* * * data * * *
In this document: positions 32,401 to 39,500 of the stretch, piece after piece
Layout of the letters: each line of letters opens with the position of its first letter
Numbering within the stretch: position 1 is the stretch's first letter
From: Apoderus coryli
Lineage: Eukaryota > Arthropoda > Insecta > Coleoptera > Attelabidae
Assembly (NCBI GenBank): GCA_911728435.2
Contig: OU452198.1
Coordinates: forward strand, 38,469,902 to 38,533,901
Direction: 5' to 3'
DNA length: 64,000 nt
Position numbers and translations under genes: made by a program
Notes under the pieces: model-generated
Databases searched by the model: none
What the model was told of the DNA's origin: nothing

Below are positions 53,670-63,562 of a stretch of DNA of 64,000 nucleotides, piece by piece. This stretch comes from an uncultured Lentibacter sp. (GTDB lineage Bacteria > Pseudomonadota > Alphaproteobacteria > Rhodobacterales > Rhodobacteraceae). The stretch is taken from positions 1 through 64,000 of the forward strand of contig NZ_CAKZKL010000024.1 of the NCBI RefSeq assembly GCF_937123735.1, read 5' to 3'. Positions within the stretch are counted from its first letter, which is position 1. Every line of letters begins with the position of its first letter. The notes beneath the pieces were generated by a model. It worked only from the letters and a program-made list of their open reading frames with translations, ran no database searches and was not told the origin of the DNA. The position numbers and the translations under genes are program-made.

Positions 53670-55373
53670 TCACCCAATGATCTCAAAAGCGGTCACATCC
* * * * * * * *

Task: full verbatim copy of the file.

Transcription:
In this document: positions 32,401 to 39,500 of the stretch, piece after piece
Layout of the letters: each line of letters opens with the position of its first letter
Numbering within the stretch: position 1 is the stretch's first letter
From: Apoderus coryli
Lineage: Eukaryota > Arthropoda > Insecta > Coleoptera > Attelabidae
Assembly (NCBI GenBank): GCA_911728435.2
Contig: OU452198.1
Coordinates: forward strand, 38,469,902 to 38,533,901
Direction: 5' to 3'
DNA length: 64,000 nt
Position numbers and translations under genes: made by a program
Notes under the pieces: model-generated
Databases searched by the model: none
What the model was told of the DNA's origin: nothing

Below are positions 53,670-63,562 of a stretch of DNA of 64,000 nucleotides, piece by piece. This stretch comes from an uncultured Lentibacter sp. (GTDB lineage Bacteria > Pseudomonadota > Alphaproteobacteria > Rhodobacterales > Rhodobacteraceae). The stretch is taken from positions 1 through 64,000 of the forward strand of contig NZ_CAKZKL010000024.1 of the NCBI RefSeq assembly GCF_937123735.1, read 5' to 3'. Positions within the stretch are counted from its first letter, which is position 1. Every line of letters begins with the position of its first letter. The notes beneath the pieces were generated by a model. It worked only from the letters and a program-made list of their open reading frames with translations, ran no database searches and was not told the origin of the DNA. The position numbers and the translations under genes are program-made.

Positions 53670-55373
53670 TCACCCAATGATCTCAAAAGCGGTCACATCC